True, Ditmas could actually hear the sounds of a clock’s mechanism and through experience learn to differentiate its sounds so as to determine if it needed oil, new bushings, or a new mainspring. I’m sure he could tell much about the clock and its inner workings through such listening, but I think what one can tease out of the phrase “speaks to me” moves beyond that. The individual is so enwrapped in these objects, has such a keen understanding of their nature, and so persistently communes with them, that he can actually formulate a conversational give and take with an object in hand. So it was with Ditmas and his clocks, and so it is with some of us book collectors. Shortly I’ll describe in detail how some modern bindings by Silvia Rennie spoke to me under the subtitle “Speak Up, or Forever Hold Your Peace.”
What Ditmas couldn’t hear, however, was the electric clock. Likewise, I and other like-minded folks cannot commune with an e-book. Oh to be sure, not only can an e-book download the same text as a book, but it can even be made to read the words aloud via synthetic electronic voice. But to my way of thinking, there is a deep chasm between a palm held e-book and a book of the traditional sense with binding and pages to be turned. As an artifact a book has taken on a traceable life, or at the very least one can imagine its former ownership and the hands that it passed through. One can speak of how it was neglected, how it must have been studied as evidenced by the underlines, check marks, or hand-written notes on its pages. One can even recall one’s own personal history with the book. All such things, however, the e-book totally lacks. It leaves me cold. It’s detached from what it contains which is alterable 10,000 times over. Download this text, erase that text, and finally throw the thing away when it breaks. How can such a thing meaningfully speak to me?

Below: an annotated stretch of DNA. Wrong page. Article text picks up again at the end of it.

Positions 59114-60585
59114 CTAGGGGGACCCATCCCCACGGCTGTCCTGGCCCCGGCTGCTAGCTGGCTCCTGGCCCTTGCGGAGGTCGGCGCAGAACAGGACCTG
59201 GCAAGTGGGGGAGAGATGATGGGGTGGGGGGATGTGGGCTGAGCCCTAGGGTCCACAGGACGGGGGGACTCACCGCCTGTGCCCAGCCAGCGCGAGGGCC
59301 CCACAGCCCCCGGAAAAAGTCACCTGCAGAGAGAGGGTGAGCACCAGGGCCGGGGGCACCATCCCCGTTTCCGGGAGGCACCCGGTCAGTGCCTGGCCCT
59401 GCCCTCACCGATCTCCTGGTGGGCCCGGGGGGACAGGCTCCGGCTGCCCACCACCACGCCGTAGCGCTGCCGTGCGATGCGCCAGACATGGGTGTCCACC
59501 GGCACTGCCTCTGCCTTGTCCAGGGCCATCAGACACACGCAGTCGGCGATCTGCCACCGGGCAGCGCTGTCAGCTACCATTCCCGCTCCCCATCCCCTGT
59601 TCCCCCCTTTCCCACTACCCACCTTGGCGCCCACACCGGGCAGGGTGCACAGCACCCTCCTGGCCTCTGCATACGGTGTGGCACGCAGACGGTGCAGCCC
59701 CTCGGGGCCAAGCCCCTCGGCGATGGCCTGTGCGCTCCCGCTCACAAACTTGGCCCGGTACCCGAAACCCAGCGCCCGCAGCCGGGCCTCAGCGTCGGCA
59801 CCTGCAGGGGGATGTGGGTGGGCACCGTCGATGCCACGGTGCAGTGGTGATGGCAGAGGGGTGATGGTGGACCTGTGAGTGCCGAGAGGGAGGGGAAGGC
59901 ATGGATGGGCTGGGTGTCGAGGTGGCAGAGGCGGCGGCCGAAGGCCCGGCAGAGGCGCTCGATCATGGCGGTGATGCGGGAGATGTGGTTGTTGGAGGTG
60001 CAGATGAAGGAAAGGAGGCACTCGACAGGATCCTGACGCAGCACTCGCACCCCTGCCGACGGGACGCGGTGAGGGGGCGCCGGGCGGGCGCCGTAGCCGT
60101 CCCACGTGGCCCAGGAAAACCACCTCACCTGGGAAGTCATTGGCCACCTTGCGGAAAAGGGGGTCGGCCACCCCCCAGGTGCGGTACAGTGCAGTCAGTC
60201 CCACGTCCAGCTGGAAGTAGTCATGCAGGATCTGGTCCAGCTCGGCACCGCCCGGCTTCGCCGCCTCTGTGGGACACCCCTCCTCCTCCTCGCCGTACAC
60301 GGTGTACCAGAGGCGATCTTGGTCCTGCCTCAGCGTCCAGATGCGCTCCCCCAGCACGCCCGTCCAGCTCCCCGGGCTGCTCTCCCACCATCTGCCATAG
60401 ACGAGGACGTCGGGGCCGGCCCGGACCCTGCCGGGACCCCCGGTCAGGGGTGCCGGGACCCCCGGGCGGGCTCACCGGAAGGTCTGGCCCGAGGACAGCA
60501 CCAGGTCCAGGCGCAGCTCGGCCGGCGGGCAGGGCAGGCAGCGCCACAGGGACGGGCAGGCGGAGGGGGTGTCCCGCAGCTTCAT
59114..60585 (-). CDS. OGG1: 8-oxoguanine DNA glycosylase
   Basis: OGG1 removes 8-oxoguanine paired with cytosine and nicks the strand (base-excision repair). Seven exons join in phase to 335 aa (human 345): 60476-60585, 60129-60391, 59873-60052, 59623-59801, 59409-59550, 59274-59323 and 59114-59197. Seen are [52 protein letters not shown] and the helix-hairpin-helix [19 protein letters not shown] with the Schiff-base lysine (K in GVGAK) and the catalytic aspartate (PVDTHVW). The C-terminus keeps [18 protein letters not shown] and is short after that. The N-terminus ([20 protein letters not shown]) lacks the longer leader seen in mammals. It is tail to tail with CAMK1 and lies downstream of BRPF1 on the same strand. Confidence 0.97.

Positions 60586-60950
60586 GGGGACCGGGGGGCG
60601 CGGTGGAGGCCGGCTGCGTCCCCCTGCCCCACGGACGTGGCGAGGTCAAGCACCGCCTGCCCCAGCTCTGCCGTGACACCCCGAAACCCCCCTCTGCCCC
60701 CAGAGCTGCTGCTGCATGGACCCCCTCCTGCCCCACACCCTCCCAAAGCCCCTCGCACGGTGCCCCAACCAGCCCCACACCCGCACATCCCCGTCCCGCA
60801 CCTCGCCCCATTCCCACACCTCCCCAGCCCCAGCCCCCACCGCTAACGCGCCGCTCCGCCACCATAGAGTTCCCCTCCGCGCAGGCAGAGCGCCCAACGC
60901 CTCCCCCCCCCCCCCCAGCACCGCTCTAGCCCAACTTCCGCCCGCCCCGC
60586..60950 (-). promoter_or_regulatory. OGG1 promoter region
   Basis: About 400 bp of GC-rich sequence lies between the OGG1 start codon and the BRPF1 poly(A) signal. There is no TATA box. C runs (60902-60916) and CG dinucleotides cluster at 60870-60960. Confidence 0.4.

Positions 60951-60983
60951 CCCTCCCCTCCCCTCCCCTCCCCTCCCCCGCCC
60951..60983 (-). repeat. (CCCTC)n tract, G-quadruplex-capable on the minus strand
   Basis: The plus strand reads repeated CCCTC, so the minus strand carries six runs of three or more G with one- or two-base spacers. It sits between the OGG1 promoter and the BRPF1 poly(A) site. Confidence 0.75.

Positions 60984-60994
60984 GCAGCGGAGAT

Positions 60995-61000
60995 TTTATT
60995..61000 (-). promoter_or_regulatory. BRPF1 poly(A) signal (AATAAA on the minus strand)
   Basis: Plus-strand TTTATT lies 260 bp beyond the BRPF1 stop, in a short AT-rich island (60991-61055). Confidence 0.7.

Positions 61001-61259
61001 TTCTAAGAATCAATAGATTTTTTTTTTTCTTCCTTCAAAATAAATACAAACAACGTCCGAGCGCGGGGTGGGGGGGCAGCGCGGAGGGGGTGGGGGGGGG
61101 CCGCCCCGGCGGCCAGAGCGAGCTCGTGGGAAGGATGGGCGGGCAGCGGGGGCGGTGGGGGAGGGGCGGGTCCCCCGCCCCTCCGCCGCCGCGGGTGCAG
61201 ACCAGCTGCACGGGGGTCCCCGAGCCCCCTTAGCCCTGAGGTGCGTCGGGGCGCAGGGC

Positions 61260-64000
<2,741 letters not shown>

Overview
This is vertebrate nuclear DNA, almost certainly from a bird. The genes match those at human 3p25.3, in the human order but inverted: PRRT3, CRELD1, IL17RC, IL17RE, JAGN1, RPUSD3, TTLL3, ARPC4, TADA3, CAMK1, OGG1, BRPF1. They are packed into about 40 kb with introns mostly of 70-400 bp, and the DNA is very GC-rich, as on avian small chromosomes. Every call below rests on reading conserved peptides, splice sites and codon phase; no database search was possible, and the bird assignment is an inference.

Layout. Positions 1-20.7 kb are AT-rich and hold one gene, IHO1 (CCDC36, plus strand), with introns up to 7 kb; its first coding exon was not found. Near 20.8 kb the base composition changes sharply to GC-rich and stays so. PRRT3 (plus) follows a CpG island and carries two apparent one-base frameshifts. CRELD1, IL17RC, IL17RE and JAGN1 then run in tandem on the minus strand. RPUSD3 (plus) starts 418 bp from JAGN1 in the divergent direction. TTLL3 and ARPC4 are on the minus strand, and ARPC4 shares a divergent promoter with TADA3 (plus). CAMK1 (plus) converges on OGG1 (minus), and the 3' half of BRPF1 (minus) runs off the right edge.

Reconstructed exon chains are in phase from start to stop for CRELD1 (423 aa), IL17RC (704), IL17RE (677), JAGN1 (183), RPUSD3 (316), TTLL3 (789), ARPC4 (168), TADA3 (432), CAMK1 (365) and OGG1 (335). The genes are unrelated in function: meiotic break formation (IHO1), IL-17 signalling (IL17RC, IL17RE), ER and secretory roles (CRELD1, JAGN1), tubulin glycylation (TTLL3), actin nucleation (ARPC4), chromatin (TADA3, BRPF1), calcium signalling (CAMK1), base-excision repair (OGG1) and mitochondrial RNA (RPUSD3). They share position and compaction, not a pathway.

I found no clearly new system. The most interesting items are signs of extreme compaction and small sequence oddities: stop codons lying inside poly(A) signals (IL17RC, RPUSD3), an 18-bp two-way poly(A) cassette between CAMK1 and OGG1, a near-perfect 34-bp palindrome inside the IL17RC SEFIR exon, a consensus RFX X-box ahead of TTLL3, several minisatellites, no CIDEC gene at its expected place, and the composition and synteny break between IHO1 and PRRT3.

Indeed, I mourn the death of Charles Ditmas, but celebrate the light of inspired living his quirky life exemplified for those of us who continue like-minded in our chosen fields of endeavor. I revel in the insight given through the coincidental intersection of the wall clock’s orbit and clock worker’s obit. By reflecting upon the personal meaning behind the coincidence, and unearthing the subconscious meaning it helps one discover, how can one not feel a strong sense of sympathy with the likes of a Charles Ditmas. For him, clocks, for me, Mosher books; and together, displaying signs of an uncommon life rooted in meaning beyond the mere acquisition and handling of objects.
© Philip R. Bishop
Note: The above was adapted and revised from two articles appearing in the March 2002 issue of the Delaware Bibliophiles’ newsletter, Endpapers, used here with the kind permission of the president and editor of that organization and newsletter, Gordon Pfeiffer.